A few months ago assorted food bloggers were sharing posts on kitchen mishaps, some were really funny, some hilarious and each provided a sure laugh to lighten the day. It got me to thinking that except that I’m just plain not that funny and don’t have any really great kitchen mishap stories to share.
Truth is, I hadn’t thought of ever sharing classic tomato and cheese lasagna for a post either, mostly because it’s common and there are likely millions of recipes.
This morning it occurred to me to just go ahead and post what I’m making in my kitchen right now, where plenty has been churning out. The notion actually came to me after receiving a thoughtful inquiry in my inbox this morning from a dear blogger friend, Kelly Rodriguez, of A Lovely Life Indeed. This is the same Kelly who once shared her spectacular Sangria recipe on Spiced Peach Blog.
And as Kelly often does inspire others, her little message and update got me back into post mode and then sparked the recall of a darn good potential kitchen mishap a couple of years back that happened to actually involve simple tomato and cheese Lasagna!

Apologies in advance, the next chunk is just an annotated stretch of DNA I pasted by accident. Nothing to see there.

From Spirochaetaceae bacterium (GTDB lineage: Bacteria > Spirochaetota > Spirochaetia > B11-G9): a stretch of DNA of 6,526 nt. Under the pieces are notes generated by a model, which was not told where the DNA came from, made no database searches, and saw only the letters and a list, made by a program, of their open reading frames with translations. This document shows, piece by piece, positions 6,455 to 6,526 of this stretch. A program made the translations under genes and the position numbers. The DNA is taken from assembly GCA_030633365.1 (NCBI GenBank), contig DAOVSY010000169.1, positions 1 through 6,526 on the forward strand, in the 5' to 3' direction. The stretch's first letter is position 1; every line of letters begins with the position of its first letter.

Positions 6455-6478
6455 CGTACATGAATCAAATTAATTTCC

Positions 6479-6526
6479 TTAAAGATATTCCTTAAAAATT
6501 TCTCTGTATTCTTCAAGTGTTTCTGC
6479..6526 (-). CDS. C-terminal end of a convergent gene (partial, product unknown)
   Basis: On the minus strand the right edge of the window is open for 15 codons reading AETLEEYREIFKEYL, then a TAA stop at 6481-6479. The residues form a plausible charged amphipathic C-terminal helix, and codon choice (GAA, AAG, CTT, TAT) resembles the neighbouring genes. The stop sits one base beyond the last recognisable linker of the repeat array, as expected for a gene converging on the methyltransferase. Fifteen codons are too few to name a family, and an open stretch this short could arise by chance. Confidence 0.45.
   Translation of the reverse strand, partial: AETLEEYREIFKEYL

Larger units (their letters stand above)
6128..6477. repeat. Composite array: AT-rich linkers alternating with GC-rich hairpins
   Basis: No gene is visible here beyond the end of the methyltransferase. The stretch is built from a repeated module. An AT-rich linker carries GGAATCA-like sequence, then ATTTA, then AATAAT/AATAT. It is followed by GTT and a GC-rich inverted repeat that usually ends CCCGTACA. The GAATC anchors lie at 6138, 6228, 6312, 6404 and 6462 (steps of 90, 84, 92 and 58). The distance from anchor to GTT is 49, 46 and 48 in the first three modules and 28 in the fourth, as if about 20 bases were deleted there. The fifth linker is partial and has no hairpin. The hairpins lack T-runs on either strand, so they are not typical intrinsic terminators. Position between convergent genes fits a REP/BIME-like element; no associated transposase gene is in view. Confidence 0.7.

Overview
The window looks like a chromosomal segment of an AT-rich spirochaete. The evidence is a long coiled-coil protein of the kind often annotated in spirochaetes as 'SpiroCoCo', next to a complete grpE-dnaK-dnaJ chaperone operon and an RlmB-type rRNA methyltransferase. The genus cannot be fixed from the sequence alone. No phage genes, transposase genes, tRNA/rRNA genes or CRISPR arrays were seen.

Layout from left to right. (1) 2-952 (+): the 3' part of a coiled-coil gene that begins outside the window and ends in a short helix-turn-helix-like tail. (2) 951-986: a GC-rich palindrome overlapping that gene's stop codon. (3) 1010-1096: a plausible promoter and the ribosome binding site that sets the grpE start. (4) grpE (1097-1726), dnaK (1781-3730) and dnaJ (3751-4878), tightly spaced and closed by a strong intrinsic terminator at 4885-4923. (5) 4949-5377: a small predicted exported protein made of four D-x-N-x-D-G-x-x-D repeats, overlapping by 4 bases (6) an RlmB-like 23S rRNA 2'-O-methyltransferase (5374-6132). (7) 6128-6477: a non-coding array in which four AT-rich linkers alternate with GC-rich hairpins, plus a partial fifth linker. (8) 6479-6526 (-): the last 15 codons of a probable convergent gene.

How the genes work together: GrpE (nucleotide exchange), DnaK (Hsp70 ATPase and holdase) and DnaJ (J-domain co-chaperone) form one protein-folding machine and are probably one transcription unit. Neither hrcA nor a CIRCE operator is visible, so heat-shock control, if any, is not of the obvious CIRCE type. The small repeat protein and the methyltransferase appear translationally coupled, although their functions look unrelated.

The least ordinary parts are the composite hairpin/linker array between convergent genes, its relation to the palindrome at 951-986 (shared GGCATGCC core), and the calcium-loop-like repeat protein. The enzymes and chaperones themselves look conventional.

In fact, could well have been a calamity. I should say in part that connecting the memory of that simple tomato and cheese Lasagna was coincidentally linked to a similar scenario at that time, the J-Dude being under the weather and home from school with me as he has been the past couple of days, only back then it surrounded a real time crunch expecting up to fifty people, the team and coaches of the American University field hockey team, along with parents in town for the weekend matches.